In my last post, I wrote:
In theory, the EU could step in, either in the form of the European Central Bank or guarantees from the core. In practice, while I find this somewhat plausible in the case of Greece, I find it fairly unlikely in the case of Greece, Portugal, Spain, Italy, and Ireland . . . which is what we're looking at. (For that matter, why stop there? Have you taken a look at Belgium's debt-to-GDP ratio?)No sooner had I written those words, and "hit publish", than I turned to the Wall Street Journal, and found this:
LONDON--British regulators have asked U.K. banks to publicly disclose information about their exposures to Belgium's government and banks, in a sign of how concerns about the euro zone are spreading beyond southern Europe, according to bank executives.
Lloyds Banking Group PLC, which reported its second-quarter results on Thursday, became the first U.K. bank to disclose how much debt it's holding tied to the Belgian government or local financial institutions. Executives said they made the disclosure at the request of the Financial Services Authority last month.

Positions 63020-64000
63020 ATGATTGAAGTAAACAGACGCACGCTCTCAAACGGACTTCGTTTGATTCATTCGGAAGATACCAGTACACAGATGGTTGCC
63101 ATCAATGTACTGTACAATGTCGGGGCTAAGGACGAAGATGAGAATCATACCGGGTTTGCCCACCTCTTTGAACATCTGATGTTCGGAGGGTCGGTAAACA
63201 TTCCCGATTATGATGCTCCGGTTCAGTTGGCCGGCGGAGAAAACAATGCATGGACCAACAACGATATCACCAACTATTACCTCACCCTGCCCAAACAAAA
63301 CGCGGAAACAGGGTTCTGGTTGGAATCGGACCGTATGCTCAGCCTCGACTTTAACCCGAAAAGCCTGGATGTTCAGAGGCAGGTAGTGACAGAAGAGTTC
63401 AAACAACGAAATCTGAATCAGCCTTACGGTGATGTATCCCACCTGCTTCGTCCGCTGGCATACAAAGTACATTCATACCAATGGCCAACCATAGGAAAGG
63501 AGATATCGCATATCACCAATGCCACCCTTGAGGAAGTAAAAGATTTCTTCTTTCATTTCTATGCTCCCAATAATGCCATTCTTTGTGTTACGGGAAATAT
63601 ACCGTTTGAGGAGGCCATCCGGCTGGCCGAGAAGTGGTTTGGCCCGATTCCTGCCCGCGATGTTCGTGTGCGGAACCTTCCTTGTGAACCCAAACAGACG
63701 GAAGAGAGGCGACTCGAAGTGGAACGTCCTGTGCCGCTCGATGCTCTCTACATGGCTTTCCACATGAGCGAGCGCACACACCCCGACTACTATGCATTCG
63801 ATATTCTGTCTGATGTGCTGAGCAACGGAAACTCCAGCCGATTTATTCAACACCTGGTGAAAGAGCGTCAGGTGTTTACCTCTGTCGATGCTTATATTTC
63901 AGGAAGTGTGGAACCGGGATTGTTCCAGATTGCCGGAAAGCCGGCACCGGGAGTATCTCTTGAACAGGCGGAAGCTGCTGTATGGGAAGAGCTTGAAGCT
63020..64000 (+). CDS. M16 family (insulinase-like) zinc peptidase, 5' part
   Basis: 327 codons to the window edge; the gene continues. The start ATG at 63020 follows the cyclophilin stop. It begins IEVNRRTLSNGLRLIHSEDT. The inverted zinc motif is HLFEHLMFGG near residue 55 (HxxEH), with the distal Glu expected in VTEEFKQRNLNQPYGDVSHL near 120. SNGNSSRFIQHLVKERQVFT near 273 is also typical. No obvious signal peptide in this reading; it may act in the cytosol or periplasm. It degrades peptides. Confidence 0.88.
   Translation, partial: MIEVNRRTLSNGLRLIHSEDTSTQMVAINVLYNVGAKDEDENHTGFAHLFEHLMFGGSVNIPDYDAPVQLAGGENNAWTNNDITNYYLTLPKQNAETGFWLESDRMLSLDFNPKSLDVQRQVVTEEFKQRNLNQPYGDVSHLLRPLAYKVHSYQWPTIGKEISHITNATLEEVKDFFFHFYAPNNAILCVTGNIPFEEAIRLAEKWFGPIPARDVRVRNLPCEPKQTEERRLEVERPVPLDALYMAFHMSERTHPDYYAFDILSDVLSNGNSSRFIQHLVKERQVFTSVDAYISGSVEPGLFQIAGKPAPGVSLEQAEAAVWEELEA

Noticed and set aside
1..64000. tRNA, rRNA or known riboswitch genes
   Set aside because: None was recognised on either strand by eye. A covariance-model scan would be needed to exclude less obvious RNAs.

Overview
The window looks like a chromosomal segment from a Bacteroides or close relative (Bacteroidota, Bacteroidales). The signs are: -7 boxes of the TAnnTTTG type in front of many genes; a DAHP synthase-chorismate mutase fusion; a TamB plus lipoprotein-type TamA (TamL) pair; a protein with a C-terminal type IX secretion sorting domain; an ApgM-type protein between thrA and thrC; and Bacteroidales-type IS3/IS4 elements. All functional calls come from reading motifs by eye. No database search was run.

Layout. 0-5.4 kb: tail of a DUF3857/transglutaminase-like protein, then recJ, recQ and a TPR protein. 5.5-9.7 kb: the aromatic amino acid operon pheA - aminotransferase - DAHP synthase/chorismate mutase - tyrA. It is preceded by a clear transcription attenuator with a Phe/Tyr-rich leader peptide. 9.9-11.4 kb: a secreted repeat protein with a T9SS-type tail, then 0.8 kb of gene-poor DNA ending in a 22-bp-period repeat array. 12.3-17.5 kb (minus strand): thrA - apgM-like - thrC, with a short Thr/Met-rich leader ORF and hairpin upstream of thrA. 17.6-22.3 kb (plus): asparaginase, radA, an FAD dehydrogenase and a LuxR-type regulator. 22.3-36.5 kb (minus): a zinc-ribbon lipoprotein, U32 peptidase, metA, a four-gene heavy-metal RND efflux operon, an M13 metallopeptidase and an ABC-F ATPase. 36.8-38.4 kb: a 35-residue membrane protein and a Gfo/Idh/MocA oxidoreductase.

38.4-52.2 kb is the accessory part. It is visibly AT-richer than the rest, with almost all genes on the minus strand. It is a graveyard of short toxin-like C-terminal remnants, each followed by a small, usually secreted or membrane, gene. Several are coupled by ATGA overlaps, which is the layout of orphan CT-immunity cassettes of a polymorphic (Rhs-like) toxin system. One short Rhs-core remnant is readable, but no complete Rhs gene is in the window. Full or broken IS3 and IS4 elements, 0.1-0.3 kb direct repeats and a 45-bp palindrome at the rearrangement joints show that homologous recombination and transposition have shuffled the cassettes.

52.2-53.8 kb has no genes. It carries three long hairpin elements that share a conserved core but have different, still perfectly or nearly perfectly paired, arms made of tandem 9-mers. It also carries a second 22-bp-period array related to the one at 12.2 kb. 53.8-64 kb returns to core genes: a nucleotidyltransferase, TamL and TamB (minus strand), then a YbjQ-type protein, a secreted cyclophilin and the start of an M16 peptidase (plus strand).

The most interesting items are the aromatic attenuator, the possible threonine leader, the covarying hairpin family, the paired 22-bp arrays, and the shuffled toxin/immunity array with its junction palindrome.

"It was the FSA's suggestion that Belgium be added to the list," said Tim Tookey, Lloyds's chief financial officer. "That is the sole reason" the bank started making the disclosures.
Mr. Tookey said the FSA discussed the matter with Lloyds and other British banks "two or three weeks ago," as yields on Belgian government debt were rising.
Belgium is coming under investor pressure because of its high debt levels and concerns about political dysfunction. In one indication of investors' growing anxiety, the cost of buying insurance against the Belgian government defaulting on its debts has soared 61% since the beginning of July, according to data provider Markit.
As far as I know, Belgium still doesn't have a government, and hasn't for over a year, which gives them the dubious honor of being a world recordholder. If a crisis really hits, Belgian will be even worse prepared to handle it than the PIIGS.